A federal appeals court in New Orleans has told Fleetwood Enterprises Inc., the country's largest mobile home manufacturer, that it will have to notify 4,000 owners of its homes that their dwellings do not meet federal construction standards and could be damaged by high winds, rain and other conditions.
The Department of Housing and Urban Development, which regulates the mobile home industry, ordered the company to send the notices a year ago. Fleetwood sued the department and won in a Waco, Tex., federal district court, but the ruling was overturned two weeks ago by the 5th Circuit Court of Appeals in New Orleans.
Lawrence F. Hennenberger, a Fleetwood attorney, said the company is "evaluating the opinion and considering" what its next step will be. One option is to petition the U.S. Supreme Court, asking for a review of the circuit court decision, Hennenberger said. If no legal action is taken, however, the company would have to issue the notices ordered by HUD "at some point in time," he said.
The 4,000 mobile homes are part of group of 80,000 made by Fleetwood between 1981 and 1984. While HUD believes there may be problems with all 80,000, HUD officials said the company did not have the resources to investigate the entire group.
Fleetwood refused to attend a hearing on the alleged violations scheduled by HUD in April 1986, arguing that the federal agency does not have the authority to hold open, formal hearings when the manufacturer objects. Instead, the company filed a lawsuit in Texas, where the homes were built, in an effort to halt the hearing.
The company's request for a preliminary injunction was unsuccessful, and HUD went ahead with the hearing before Judge Alan W. Heifetz, the department's chief administrative law judge. Heifetz ruled that walls in some of the mobile homes, the metal straps that hold down the roof in others and floors in some models fail to meet federal manufacturing standards. Defects in the 4,000 homes investigated by HUD made the dwellings subject to damage by high winds, roof leaks, buckling of walls and floors, cracking of interior walls, separations between walls and roof or floor and other problems, Heifetz ruled.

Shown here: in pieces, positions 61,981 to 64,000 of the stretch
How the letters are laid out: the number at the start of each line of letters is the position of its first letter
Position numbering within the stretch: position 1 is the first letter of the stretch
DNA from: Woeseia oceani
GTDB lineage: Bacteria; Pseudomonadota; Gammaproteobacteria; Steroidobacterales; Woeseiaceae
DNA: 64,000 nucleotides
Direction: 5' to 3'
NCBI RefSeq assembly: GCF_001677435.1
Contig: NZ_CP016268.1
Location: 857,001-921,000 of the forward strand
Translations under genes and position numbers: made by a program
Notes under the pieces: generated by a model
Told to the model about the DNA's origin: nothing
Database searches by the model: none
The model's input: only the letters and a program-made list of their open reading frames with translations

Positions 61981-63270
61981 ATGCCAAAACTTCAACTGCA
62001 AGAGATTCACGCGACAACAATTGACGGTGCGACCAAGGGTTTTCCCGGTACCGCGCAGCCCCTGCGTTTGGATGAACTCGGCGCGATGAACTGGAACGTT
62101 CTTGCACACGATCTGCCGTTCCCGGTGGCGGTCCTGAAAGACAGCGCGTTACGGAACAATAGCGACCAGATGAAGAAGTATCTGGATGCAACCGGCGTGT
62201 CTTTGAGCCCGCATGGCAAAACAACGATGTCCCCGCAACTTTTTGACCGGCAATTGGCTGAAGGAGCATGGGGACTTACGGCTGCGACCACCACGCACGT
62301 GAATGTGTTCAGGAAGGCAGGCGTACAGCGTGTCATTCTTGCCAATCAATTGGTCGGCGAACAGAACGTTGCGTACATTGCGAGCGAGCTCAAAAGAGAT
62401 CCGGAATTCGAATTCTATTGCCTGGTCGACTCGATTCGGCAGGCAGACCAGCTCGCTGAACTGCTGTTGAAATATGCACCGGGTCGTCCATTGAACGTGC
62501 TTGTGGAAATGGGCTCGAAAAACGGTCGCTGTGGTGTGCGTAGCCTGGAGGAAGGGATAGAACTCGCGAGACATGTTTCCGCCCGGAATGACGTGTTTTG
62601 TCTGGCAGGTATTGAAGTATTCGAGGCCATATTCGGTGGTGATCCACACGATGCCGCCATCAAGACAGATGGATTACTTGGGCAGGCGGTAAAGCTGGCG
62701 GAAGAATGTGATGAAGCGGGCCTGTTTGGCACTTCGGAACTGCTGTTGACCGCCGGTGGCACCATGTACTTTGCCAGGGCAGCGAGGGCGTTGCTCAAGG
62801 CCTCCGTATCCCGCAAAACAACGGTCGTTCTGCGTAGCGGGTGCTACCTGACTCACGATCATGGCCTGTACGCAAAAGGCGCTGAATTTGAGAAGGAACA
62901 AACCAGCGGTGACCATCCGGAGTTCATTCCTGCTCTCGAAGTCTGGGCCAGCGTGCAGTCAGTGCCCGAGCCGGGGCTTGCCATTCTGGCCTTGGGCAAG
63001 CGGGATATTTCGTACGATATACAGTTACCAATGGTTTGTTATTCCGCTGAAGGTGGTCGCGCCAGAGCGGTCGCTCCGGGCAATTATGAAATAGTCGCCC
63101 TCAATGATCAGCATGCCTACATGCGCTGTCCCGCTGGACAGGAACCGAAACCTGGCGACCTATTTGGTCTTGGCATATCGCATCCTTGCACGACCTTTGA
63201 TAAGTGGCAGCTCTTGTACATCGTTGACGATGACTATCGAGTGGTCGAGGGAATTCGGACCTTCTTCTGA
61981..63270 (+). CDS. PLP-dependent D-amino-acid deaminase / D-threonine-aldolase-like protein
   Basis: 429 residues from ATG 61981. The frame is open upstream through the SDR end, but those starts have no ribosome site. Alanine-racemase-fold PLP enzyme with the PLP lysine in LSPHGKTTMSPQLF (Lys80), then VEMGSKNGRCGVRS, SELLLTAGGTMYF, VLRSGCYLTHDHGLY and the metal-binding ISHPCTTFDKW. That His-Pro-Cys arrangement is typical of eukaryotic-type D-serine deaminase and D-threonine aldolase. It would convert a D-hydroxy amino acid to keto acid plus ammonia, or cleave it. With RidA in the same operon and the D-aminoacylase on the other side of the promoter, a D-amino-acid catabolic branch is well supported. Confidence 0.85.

Heifetz said that owners must be told the ways in which their dwellings fail to meet standards and the problems that could result, and that Fleetwood would not pay for engineering analyses and repairs. The judge noted that engineering studies could cost from $100 to $800 and repairs from $100 to $500 for each mobile home. HUD cannot order a manufacturer to make repairs unless "an unreasonable risk of injury or death" is present, which engineers say is not the case with the Fleetwood homes.
In its suit against HUD, the company argued that it was legally entitled to a closed, informal hearing under provisions of the National Manufactured Housing Construction and Safety Standards Act. A company official said in an affidavit given to the court that production design and engineering information divulged in a public hearing would hurt Fleetwood's business.
When HUD appealed to the New Orleans circuit court after the Texas court ruled in Fleetwood's favor, government attorneys argued that the law gives the department authority to hold either a closed or open formal session. HUD said a formal hearing was needed because the outcome "might have serious economic consequences for Fleetwood and because the case involved complex technical issues and differing interpretations of regulatory standards."
"The situation with HUD involves engineering interpretations of the way homes were built," according to David R. Marriner, Fleetwood treasurer and spokesman. He said the company has had "very few complaints" involving the engineering defects cited by the department.
Mobile homes must meet HUD standards to qualify for Federal Housing Administration mortgage insurance, a status vital to the industry because most purchasers could not qualify for a loan without federal insurance.
A trial is scheduled Aug. 24 in another court battle involving the mobile home industry, and a third case is pending in a Washington federal district court. The trial, to be held in South Bend, Ind., has been ordered in a suit filed in December by the Arlington-based Manufactured Housing Institute. The organization wants to reverse a HUD decision that manufacturers cannot remove chassis from mobile homes before they are installed on permanent foundations.
Several manufacturers report that sales of removable-chassis homes now account for 15 percent to 30 percent of their business, according to the Indiana court documents. If HUD wins that case, it could cost the industry millions of dollars, as well as trigger layoffs, plant closings and retooling, the documents said.
Critics say more and more mobile homes are being installed on permanent foundations but are not subject to local building codes and other regulations applied to conventionally built houses. They say local regulations governing construction of conventional homes are more rigorous than the federal regulations for mobile homes.
HUD told manufacturers last summer that it was enforcing an existing rule governing removable chasses, not changing its regulations.
The Association for Regulatory Reform, another mobile home industry group, filed the Washington suit, also seeking to reverse the HUD decision on removable chasses.